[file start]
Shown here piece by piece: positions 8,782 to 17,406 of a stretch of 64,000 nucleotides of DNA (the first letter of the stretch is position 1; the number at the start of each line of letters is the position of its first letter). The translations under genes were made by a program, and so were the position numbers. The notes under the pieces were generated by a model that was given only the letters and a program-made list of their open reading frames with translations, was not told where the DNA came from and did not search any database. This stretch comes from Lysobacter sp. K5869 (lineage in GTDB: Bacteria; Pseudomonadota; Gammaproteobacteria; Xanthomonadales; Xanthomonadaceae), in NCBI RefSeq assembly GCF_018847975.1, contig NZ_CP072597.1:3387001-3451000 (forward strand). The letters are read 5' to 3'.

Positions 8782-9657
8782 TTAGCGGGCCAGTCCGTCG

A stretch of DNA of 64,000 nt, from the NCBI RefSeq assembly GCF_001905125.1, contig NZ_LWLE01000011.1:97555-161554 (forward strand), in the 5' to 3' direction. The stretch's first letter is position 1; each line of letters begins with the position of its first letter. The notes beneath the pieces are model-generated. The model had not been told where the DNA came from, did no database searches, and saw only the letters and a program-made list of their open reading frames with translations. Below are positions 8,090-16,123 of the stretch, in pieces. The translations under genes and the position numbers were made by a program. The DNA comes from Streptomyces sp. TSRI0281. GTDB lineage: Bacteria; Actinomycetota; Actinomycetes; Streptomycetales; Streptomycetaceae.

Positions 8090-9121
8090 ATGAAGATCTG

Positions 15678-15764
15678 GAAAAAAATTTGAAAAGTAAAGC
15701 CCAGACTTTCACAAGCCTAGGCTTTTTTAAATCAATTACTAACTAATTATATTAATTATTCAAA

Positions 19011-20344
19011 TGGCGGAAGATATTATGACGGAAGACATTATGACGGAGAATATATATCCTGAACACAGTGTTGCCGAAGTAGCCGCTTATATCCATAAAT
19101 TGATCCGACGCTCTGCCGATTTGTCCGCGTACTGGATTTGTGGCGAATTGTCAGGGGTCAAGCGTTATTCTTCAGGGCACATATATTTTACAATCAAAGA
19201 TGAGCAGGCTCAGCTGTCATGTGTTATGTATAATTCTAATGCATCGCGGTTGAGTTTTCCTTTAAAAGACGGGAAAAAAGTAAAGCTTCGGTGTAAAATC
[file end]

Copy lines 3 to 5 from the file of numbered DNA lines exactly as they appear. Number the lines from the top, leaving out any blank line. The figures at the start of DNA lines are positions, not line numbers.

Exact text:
8782 TTAGCGGGCCAGTCCGTCG

A stretch of DNA of 64,000 nt, from the NCBI RefSeq assembly GCF_001905125.1, contig NZ_LWLE01000011.1:97555-161554 (forward strand), in the 5' to 3' direction. The stretch's first letter is position 1; each line of letters begins with the position of its first letter. The notes beneath the pieces are model-generated. The model had not been told where the DNA came from, did no database searches, and saw only the letters and a program-made list of their open reading frames with translations. Below are positions 8,090-16,123 of the stretch, in pieces. The translations under genes and the position numbers were made by a program. The DNA comes from Streptomyces sp. TSRI0281. GTDB lineage: Bacteria; Actinomycetota; Actinomycetes; Streptomycetales; Streptomycetaceae.

Positions 8090-9121